A Gardner citizen appeared at the July 5 city council meeting to describe her experience with fireworks this past July. She said she had made phone calls to all city council members to voice her concerns and one was “disrespectful.” Photo courtesy of Rick Poppitz


Rick Poppitz
Special to The Gardner News
The topic of fireworks was not on the meeting agenda, but it was brought up in the public comments portion of the meeting. Two residents came to thank council for lifting the fireworks ban. Two others, and a former mayor, voiced concerns with it.
The first citizen to speak identified himself as a past member of the planning commission and former president of the Jaycees, who helped start the city’s public fireworks display in the beginning.
He reported that this past weekend he had been subject to “professional shooters” that were “shooting on USD 231 property without permit, insurance or permission.”
He continued, “I hope  council is prepared for the joint liabilities that can happen now. That wasn’t in your discussions, so I don’t know.”
Later in the meeting, James Pruetting, police chief, confirmed that evidence of class B fireworks use had been found at Sunflower school.
Another citizen who appeared said she had contacted all five city council members by phone earlier in the day to tell them about her negative experiences over the recent holiday.  She said people were shooting fireworks in the streets and debris had to be cleaned from her yard, swimming pool and everything outside.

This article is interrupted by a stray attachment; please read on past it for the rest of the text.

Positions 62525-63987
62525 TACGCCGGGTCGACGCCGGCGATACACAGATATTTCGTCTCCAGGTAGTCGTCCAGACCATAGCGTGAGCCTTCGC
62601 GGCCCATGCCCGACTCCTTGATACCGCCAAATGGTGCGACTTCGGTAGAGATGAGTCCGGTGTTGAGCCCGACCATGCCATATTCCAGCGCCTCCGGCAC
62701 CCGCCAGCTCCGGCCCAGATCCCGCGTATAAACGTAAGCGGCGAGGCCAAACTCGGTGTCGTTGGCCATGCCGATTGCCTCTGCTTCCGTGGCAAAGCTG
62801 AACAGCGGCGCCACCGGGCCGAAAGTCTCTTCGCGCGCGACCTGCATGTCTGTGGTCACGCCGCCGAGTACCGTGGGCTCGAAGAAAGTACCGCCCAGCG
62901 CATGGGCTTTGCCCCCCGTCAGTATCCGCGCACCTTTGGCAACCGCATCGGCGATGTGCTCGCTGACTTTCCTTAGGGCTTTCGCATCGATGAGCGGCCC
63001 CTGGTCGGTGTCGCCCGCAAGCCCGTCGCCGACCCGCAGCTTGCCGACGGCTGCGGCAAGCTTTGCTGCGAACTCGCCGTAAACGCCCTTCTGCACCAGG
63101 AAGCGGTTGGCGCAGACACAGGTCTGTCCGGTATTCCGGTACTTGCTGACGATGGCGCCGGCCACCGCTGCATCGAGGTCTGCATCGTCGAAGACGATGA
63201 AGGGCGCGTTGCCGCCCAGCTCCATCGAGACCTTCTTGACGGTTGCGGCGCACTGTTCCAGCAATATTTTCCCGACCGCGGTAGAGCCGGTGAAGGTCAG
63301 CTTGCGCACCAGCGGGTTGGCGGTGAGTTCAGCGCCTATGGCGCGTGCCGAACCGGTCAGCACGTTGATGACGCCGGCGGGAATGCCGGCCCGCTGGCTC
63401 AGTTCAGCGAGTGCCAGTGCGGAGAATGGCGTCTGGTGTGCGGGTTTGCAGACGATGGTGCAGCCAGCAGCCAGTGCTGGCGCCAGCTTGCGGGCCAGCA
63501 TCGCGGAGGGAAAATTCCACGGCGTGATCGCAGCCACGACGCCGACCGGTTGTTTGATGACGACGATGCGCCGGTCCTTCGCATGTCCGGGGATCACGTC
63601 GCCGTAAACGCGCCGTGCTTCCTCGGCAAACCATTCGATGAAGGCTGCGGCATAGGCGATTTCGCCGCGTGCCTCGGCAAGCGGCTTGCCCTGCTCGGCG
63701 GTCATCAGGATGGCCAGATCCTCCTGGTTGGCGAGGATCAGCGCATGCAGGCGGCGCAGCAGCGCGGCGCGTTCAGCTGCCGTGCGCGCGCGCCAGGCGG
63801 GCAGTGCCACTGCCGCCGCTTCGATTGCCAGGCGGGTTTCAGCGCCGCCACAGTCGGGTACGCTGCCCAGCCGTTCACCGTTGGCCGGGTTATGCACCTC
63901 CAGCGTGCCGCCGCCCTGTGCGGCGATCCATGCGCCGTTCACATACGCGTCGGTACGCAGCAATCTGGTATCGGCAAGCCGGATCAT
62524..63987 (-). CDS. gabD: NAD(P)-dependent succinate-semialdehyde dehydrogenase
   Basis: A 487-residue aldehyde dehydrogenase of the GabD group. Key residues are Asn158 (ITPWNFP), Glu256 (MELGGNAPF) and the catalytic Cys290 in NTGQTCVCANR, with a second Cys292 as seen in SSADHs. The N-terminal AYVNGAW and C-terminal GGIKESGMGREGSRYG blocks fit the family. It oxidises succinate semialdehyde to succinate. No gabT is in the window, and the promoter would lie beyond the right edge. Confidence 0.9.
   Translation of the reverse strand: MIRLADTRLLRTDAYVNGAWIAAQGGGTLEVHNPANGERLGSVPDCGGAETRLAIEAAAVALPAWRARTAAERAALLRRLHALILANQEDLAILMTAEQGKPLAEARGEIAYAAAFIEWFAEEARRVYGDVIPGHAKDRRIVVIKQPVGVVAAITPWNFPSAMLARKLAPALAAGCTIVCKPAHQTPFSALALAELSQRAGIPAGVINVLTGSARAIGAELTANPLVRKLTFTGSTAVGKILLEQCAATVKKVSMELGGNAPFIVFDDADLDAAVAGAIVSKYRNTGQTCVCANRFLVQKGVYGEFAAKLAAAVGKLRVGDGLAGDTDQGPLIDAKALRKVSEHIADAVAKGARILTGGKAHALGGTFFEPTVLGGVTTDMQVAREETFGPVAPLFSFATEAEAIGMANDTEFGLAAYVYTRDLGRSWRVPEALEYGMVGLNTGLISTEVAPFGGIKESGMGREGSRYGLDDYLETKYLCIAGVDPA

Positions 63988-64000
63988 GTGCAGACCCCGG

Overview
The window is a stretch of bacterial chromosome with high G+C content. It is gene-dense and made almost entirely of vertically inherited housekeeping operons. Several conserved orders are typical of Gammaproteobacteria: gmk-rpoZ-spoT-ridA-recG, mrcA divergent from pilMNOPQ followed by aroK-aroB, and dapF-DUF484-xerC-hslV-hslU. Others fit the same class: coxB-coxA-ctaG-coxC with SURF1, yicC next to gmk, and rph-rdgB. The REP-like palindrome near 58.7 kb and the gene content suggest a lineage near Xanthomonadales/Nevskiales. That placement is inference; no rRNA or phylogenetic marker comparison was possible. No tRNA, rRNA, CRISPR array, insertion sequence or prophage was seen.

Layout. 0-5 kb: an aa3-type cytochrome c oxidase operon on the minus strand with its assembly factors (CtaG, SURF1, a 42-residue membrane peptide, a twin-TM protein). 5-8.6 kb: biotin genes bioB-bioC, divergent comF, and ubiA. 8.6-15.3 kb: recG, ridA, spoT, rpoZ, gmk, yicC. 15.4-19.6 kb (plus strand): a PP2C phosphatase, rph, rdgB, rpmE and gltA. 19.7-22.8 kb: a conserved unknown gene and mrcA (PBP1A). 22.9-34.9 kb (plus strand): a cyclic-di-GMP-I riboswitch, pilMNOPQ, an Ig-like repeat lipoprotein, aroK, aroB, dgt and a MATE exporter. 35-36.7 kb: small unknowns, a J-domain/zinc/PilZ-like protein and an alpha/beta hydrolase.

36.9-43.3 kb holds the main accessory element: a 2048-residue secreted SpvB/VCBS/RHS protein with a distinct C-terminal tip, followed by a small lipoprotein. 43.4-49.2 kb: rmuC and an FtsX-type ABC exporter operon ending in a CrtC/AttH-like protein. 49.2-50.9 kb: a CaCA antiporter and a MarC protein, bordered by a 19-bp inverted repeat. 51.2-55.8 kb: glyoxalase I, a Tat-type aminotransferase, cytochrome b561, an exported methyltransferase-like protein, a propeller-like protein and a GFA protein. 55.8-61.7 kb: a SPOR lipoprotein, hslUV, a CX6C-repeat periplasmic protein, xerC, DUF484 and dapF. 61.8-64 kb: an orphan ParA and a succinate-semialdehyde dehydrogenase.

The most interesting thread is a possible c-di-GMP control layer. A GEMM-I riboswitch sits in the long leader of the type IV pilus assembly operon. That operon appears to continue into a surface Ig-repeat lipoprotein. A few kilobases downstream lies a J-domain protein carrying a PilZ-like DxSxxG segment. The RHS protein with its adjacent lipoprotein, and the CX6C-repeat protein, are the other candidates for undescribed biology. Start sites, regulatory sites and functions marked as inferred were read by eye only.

She said that when she contacted council members by phone, one was not polite.
“It was Rich Melton that was very disrespectful on our phone call,”she said.
Melton replied, “It was me. I admit it. I don’t think that surprises anybody up here.”
After public comments,  the meeting returned to agenda items but fireworks were again briefly discussed in council updates at the end of the meeting.
Todd Winters, council vice-president said, “I would like to revisit this at some point prior to next year. I think there’s some suggestions, maybe to help compromise, you know, people that want to shoot, that don’t want to shoot. At some point between now and then let’s get together and hash that out again.”
Chris Morrow, mayor, shared an e-mail he received from Carol Lehman, who served as Gardner mayor for 20 years.
“I am respectfully asking you to revisit the ordinance allowing fireworks within the city of Gardner,” the e-mail began.
“When Carol Lehman speaks, I listen,” said Morrow.